Mental health experts in Georgia say federal spending cuts will weaken a program that trains ordinary citizens to provide “first aid” for a person experiencing a mental health crisis.
The December 2012 Connecticut school massacre moved mental health issues up the agenda for the Obama administration and Congress. (Despite this Connecticut case, people with mental illness are generally not violent, experts say.)
After the Sandy Hook shootings, Congress increased the budget of the Substance Abuse and Mental Health Services Administration (SAMHSA), the federal agency whose job is to reduce the community impact of substance abuse and mental illness.
In 2014’s omnibus budget, Congress also set aside $15 million for a community based awareness program called Mental Health First Aid.
But SAMHSA’s total budget in 2015 will be cut by about $40 million, and Georgia will feel it.
“Any time there’s a cut for mental health funding, it hurts everyone,” said Ellyn Jeager, director of public policy and advocacy at Mental Health America of Georgia. full story
An Augusta facility for the developmentally disabled has been certified by the feds after the state corrected significant problems with patient safety there.
The Centers for Medicare and Medicaid Services (CMS), a federal agency, has notified the state that the Gracewood Developmental Center is now in “substantial compliance’’ with U.S. regulations.
The Georgia Department of Behavioral Health and Developmental Disabilities (DBHDD) had been warned in August that CMS would end Medicaid payments for Gracewood care unless the state improved conditions there.
A CMS inspection report had said the facility repeatedly failed to ensure the safety of patients, who were subjected to physical and verbal abuse.
Chris Bailey, a spokesman for DBHDD, said Thursday that the agency’s team at Gracewood had made “dramatic improvements’’ there. “The letter from CMS is important evidence of our ability to lead effective change and deliver on our commitment to high-quality care.” full story
A state agency says Georgia consumers’ personal data has not been compromised so far in the wake of a theft of a laptop computer that contained some people’s health information.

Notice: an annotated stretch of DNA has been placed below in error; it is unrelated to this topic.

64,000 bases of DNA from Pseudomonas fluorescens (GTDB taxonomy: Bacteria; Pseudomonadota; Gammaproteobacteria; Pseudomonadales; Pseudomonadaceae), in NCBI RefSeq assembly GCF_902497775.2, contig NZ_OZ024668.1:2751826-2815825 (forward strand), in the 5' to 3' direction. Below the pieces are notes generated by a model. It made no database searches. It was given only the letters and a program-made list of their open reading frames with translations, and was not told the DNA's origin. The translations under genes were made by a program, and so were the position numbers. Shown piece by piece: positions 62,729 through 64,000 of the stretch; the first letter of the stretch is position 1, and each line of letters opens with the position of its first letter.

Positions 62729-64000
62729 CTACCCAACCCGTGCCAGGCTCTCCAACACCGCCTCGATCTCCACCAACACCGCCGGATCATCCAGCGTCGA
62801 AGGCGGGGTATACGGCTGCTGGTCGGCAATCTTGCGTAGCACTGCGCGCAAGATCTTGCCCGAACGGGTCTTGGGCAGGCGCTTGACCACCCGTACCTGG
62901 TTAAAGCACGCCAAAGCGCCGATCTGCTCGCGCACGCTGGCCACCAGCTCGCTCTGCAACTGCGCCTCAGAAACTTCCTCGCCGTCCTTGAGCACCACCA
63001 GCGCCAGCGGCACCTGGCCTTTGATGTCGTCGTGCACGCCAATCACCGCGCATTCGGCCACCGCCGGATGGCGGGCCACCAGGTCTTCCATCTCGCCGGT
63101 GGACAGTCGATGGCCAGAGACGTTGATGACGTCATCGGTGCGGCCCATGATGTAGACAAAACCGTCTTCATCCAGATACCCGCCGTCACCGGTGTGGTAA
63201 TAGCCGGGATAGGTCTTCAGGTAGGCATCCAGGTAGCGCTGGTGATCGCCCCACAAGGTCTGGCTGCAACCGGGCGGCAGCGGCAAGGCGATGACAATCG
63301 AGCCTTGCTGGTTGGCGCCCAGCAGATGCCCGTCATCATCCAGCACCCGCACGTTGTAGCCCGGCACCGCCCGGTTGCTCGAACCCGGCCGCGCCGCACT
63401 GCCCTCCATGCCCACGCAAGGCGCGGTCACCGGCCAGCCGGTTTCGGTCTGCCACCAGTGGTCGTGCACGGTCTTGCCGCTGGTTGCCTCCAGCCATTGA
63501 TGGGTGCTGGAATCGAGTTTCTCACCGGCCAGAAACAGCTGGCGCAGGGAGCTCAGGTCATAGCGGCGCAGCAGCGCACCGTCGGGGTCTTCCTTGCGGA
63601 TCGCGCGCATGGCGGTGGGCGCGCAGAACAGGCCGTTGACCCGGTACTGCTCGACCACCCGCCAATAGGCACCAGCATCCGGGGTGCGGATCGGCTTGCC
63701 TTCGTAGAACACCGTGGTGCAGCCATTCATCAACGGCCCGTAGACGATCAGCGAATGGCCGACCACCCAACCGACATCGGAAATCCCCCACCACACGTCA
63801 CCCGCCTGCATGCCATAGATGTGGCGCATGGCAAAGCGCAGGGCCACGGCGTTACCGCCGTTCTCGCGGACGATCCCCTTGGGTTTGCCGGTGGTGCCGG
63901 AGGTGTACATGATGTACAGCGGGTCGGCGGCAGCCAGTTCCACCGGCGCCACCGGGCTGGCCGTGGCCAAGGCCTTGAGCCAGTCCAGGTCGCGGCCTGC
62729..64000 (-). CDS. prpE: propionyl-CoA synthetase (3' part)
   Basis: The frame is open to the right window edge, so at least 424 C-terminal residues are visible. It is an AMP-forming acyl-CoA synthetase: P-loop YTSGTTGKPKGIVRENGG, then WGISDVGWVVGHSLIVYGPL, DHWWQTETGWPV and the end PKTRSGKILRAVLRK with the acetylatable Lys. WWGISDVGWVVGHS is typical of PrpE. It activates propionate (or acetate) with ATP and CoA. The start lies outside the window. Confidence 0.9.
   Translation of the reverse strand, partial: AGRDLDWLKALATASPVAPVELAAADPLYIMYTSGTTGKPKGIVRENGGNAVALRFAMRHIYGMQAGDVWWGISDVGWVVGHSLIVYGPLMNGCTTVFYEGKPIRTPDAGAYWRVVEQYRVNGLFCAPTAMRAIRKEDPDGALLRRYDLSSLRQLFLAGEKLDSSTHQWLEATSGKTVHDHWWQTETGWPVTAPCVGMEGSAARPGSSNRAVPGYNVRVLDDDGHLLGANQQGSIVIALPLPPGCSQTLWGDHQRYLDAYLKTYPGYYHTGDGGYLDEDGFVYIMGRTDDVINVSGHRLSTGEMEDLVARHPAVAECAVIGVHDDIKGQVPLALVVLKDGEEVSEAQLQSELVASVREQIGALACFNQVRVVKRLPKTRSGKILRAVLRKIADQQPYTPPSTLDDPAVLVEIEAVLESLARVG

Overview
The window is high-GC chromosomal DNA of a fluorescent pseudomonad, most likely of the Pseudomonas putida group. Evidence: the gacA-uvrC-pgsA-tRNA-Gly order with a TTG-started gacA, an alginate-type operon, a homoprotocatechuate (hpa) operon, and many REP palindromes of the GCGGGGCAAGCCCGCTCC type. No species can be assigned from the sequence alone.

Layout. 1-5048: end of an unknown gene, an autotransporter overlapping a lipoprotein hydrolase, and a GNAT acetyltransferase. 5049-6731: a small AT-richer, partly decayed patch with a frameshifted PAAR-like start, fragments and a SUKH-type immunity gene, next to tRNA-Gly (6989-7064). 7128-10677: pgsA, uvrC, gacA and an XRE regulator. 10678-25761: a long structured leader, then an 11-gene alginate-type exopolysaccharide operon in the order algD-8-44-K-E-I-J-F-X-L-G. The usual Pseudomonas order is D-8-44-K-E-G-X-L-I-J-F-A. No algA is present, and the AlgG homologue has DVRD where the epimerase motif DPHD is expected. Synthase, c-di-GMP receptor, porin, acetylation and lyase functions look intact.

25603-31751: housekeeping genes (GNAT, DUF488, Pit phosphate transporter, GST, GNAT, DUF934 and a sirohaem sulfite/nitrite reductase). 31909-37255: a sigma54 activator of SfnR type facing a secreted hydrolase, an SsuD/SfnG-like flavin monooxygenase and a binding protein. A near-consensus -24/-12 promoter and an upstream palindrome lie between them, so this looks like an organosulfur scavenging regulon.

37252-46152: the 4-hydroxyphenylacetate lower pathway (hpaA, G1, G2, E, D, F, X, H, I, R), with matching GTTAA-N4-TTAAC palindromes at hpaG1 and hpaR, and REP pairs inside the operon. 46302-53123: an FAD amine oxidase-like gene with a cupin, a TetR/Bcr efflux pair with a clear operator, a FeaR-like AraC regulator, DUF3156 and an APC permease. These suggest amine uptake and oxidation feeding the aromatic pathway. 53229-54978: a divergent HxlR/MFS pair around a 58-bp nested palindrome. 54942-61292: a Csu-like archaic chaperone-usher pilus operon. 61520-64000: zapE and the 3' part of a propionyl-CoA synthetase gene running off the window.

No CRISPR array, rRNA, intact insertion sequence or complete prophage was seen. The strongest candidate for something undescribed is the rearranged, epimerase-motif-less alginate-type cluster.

The computer was stolen from the vehicle of an employee of the Department of Behavioral Health and Developmental Disabilities who was attending a Clayton County conference in August. The laptop contained health information on 3,397 individuals who receive services from the agency.
A majority of these patients get services in the Columbus region, DBHDD said.
The health information included people’s names, addresses and phone numbers, dates of birth, names of guardians, marital status, Social Security numbers and Medicaid numbers, as well as diagnostic and behavioral data.
The agency said Thursday that there are no signs that anyone’s data has been used or accessed.
Data breaches in health care are not uncommon in the United States. full story
State health officials have major work ahead to meet a July 2015 deadline with the federal government on improving care for Georgians with mental illness and developmental disabilities.
That’s a key message of a report this month from an independent reviewer regarding the state’s five-year settlement agreement with the U.S. Department of Justice, reached in 2010.
The state has improved the mental health system significantly, with “increased access to affordable housing, competitive employment, clinical and peer supports and crisis services,” said the Sept. 15 report by the reviewer, Elizabeth Jones.
And overall, the report continued, Georgia’s Department of Behavioral Health and Developmental Disabilities (DBHDD) has shown “a good faith effort” to ensure the terms of the settlement agreement have been met.
But the state “remains out of compliance” with services for the developmentally disabled, Jones said. full story
A federal agency has warned Georgia officials that it will end Medicaid payments to an Augusta facility for the developmentally disabled unless the state improves conditions there.
The Centers for Medicare and Medicaid Services (CMS), in an August report, said the state-run Gracewood Developmental Center has repeatedly failed to ensure the safety of patients, who have been subjected to physical and verbal abuse.
Gracewood patients “sustained physical injuries of unknown origin and/or verbal abuse that were not thoroughly investigated,” the inspection report stated. “The facility continues to not have a system in place to ensure that the clients were not subjected to physical, verbal, and/or psychological abuse.”
The feds also described inadequate employee training and frequent failure to investigate possible instances of abuse.
The head of the facility has resigned, said Frank Berry, commissioner of the state Department of Behavioral Health and Developmental Disabilities (DBHDD), at an agency board meeting Aug. 28.
DBHDD, meanwhile, is overhauling its processes regarding people with developmental disabilities whom it serves.
The Aug. 26 letter from CMS comes as the state agency is under pressure over its care of these people, including moving patients out of state hospitals. full story